2015-12-01

    A detailed scientific study is required for the disposal of high-level radioactive wastes because they generate extremely high heat during their half-life period. Although, several methods have been proposed for the disposal of nuclear wastes, deep underground repository is considered to be a suitable option. In this paper, field investigation has been done near to Bhima basin of peninsular India. Detailed fracture analysis near the borehole shows very prominent maxima of fractures striking N55°E coinciding with the trace of master basement cover metasediment fault. Physico-mechanical properties of rocks have been determined in the laboratory. The host rock chosen is granite and engineered barrier near the canister is proposed to be clay. A thermo-hydro-mechanical (THM) analysis has been done to study the effect of heat on deformations, stresses and pore-pressure variation in granite and clay barriers. For this purpose, finite difference method has been used. Suitable rheological models have been used to model elastic canister and elasto-plastic engineered barrier and host rock. It has been found that both temperature and stresses at any point in the rockmass is below the design criteria which are 100°C for temperature and 0.2 for damage number.

  18. Investigation research on the evaluation of a coupled thermo-hydro-mechanical-chemical phenomena. Result report

    International Nuclear Information System (INIS)

    In order to realize a coupling analysis in the near field of the geological disposal system, this study has been studied on the addition of the mass transport model to the coupled thermo-hydro-mechanical analysis code (THAMES) and preliminary coupling analysis by using development environmental tool (Diffpack) for numerical analysis. (1) In order to prepare the strategy on the addition of the mass transport model to the coupled thermo-hydro-mechanical analysis code (THAMES), we have studied on the requirement of THAMES-Transport and methodology of coupling analysis. After that we set out modification plan by the Eulerian-Lagrangian (EL) method. (2) Based on the document of modification plan, we have done addition of the mass transport model to the coupled thermo-hydro-mechanical analysis code (THAMES) and carried out verification analysis in order to confirm on the accuracy of THAMES-Transport. (3) In order to understand on the behavior of NaCl in the porewater under the coupled thermo-hydro-mechanical phenomena in the HLW engineered barrier system, we have calculated coupling phenomenon by using THAMES-Transport. Transportation and concentration phenomena of NaCl are calculated but precipitation of NaCl is not occurred under the analysis conditions in this report. (4) In order to confirm about feasibility of coupling analysis under the development environmental tool (Diffpack) for numerical analysis, we have carried out on the design work and writing program of the preliminary coupling system. In this study, we have adopted existing transport model (HYDROGEOCHEM) and geochemical model (phreeqe 60) for preliminary coupling system. (5) In order to confirm program correctness of preliminary coupling system, we have carried out benchmarking analysis by using existing reactive-transport analysis code (HYDROGEOCHEM). (6) We have been prepared short-range development plan based on through the modification study of THAMES and writing program of the preliminary coupling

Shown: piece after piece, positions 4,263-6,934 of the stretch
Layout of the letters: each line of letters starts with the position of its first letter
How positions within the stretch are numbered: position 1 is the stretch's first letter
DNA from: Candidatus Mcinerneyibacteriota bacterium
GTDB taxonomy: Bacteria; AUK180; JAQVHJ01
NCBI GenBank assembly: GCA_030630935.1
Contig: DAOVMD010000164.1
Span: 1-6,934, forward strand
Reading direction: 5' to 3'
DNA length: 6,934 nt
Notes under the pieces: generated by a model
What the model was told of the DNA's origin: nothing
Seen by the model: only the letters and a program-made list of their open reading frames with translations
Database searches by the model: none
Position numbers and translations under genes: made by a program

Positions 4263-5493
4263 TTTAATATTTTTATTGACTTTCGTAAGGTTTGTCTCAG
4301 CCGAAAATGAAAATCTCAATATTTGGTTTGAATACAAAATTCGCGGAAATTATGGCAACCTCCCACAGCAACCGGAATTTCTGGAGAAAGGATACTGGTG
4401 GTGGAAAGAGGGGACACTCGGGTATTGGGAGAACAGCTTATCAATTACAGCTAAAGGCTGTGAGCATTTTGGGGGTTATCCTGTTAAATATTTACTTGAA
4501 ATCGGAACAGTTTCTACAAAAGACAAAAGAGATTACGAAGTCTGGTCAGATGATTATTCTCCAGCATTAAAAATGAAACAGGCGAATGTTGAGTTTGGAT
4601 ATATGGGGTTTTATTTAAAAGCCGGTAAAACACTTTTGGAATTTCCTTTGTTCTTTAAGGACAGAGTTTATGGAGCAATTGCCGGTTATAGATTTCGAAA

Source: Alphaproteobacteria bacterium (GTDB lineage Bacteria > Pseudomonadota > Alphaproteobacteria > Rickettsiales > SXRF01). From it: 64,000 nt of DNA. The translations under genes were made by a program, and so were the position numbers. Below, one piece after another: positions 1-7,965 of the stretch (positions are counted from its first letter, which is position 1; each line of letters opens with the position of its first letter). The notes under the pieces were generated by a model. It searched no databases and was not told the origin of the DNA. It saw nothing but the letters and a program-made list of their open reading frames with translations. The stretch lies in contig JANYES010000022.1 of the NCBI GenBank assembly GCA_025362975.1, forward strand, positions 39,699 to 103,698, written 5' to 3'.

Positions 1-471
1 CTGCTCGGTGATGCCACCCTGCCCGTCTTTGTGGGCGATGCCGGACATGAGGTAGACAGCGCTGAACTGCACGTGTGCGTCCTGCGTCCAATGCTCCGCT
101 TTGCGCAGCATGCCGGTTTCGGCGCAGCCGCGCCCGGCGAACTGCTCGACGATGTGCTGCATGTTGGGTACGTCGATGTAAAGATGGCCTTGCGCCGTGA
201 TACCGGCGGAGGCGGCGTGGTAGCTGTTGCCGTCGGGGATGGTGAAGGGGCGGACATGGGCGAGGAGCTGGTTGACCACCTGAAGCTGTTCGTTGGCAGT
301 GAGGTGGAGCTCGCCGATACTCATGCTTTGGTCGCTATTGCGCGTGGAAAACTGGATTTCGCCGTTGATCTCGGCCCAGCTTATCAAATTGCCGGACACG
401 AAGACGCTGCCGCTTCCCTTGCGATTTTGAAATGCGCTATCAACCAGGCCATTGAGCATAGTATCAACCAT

19. A multiphase thermo-hydro-mechanical model for concrete at high temperatures-Finite element implementation and validation under LOCA load

    International Nuclear Information System (INIS)

    The aim of this paper is to study the thermo-hydraulic behavior of concrete subjected to severe loading conditions, such as those typical of nuclear waste storage structures and pressurized water reactors (PWR's) vessels in accidental conditions. The paper presents a coupled thermo-hydro-mechanical (THM) model for the description of concrete at high temperatures. The model is characterized by the presence of a deformable solid matrix (linearly elastic) filled with three fluid phases (liquid water, vapour water and dry air) and has been implemented in a finite element code freely available for research purposes (CAST3M) developed by the French research center for nuclear energy (CEA). The code has been validated by means of some case tests and has been finally applied for the prediction of the thermo-hydraulic conditions in a concrete slab submitted to a loss-of-coolant accident (LOCA) load

  20. Study of radioactive waste disposal possibilities in geologic formations: thermo-hydro-mechanical (THM) experience

    International Nuclear Information System (INIS)

    A simulation test of heat release and of the mechanical effects generated by deep disposal of reprocessing waste (long-lived, high-level radioactivity) was carried out in an abandoned uranium mine at Tenelles, in the Fanay-Augeres area (15 km north of Limoges). The experimental conditions are described and the main results are presented